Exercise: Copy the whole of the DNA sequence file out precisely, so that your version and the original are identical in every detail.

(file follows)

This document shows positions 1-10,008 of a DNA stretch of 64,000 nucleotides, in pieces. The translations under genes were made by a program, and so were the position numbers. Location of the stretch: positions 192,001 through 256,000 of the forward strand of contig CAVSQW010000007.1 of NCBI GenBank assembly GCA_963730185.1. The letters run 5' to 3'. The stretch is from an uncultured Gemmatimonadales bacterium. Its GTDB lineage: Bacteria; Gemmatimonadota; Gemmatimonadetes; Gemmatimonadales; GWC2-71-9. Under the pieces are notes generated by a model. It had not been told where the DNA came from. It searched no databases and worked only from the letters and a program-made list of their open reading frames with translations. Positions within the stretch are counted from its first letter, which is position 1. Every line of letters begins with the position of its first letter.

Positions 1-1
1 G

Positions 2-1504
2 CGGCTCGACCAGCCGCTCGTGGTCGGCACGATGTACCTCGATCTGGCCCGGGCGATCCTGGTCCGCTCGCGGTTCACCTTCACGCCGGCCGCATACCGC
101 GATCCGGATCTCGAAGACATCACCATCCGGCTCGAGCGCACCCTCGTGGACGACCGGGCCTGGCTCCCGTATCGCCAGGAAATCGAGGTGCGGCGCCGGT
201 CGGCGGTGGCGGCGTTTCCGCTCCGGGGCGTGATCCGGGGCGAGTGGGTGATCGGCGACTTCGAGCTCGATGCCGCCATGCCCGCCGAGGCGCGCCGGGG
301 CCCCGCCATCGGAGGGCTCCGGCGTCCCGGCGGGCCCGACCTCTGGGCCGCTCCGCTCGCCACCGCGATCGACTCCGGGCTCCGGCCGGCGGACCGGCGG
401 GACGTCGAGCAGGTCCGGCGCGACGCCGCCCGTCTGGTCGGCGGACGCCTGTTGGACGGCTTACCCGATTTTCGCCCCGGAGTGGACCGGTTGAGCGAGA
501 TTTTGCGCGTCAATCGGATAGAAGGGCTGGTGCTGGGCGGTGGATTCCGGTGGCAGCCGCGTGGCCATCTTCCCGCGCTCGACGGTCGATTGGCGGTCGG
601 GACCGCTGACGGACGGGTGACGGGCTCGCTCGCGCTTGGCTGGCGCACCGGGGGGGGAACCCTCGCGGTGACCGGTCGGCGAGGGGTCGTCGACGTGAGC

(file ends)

This document shows positions 1-10,008 of a DNA stretch of 64,000 nucleotides, in pieces. The translations under genes were made by a program, and so were the position numbers. Location of the stretch: positions 192,001 through 256,000 of the forward strand of contig CAVSQW010000007.1 of NCBI GenBank assembly GCA_963730185.1. The letters run 5' to 3'. The stretch is from an uncultured Gemmatimonadales bacterium. Its GTDB lineage: Bacteria; Gemmatimonadota; Gemmatimonadetes; Gemmatimonadales; GWC2-71-9. Under the pieces are notes generated by a model. It had not been told where the DNA came from. It searched no databases and worked only from the letters and a program-made list of their open reading frames with translations. Positions within the stretch are counted from its first letter, which is position 1. Every line of letters begins with the position of its first letter.

Positions 1-1
1 G

Positions 2-1504
2 CGGCTCGACCAGCCGCTCGTGGTCGGCACGATGTACCTCGATCTGGCCCGGGCGATCCTGGTCCGCTCGCGGTTCACCTTCACGCCGGCCGCATACCGC
101 GATCCGGATCTCGAAGACATCACCATCCGGCTCGAGCGCACCCTCGTGGACGACCGGGCCTGGCTCCCGTATCGCCAGGAAATCGAGGTGCGGCGCCGGT
201 CGGCGGTGGCGGCGTTTCCGCTCCGGGGCGTGATCCGGGGCGAGTGGGTGATCGGCGACTTCGAGCTCGATGCCGCCATGCCCGCCGAGGCGCGCCGGGG
301 CCCCGCCATCGGAGGGCTCCGGCGTCCCGGCGGGCCCGACCTCTGGGCCGCTCCGCTCGCCACCGCGATCGACTCCGGGCTCCGGCCGGCGGACCGGCGG
401 GACGTCGAGCAGGTCCGGCGCGACGCCGCCCGTCTGGTCGGCGGACGCCTGTTGGACGGCTTACCCGATTTTCGCCCCGGAGTGGACCGGTTGAGCGAGA
501 TTTTGCGCGTCAATCGGATAGAAGGGCTGGTGCTGGGCGGTGGATTCCGGTGGCAGCCGCGTGGCCATCTTCCCGCGCTCGACGGTCGATTGGCGGTCGG
601 GACCGCTGACGGACGGGTGACGGGCTCGCTCGCGCTTGGCTGGCGCACCGGGGGGGGAACCCTCGCGGTGACCGGTCGGCGAGGGGTCGTCGACGTGAGC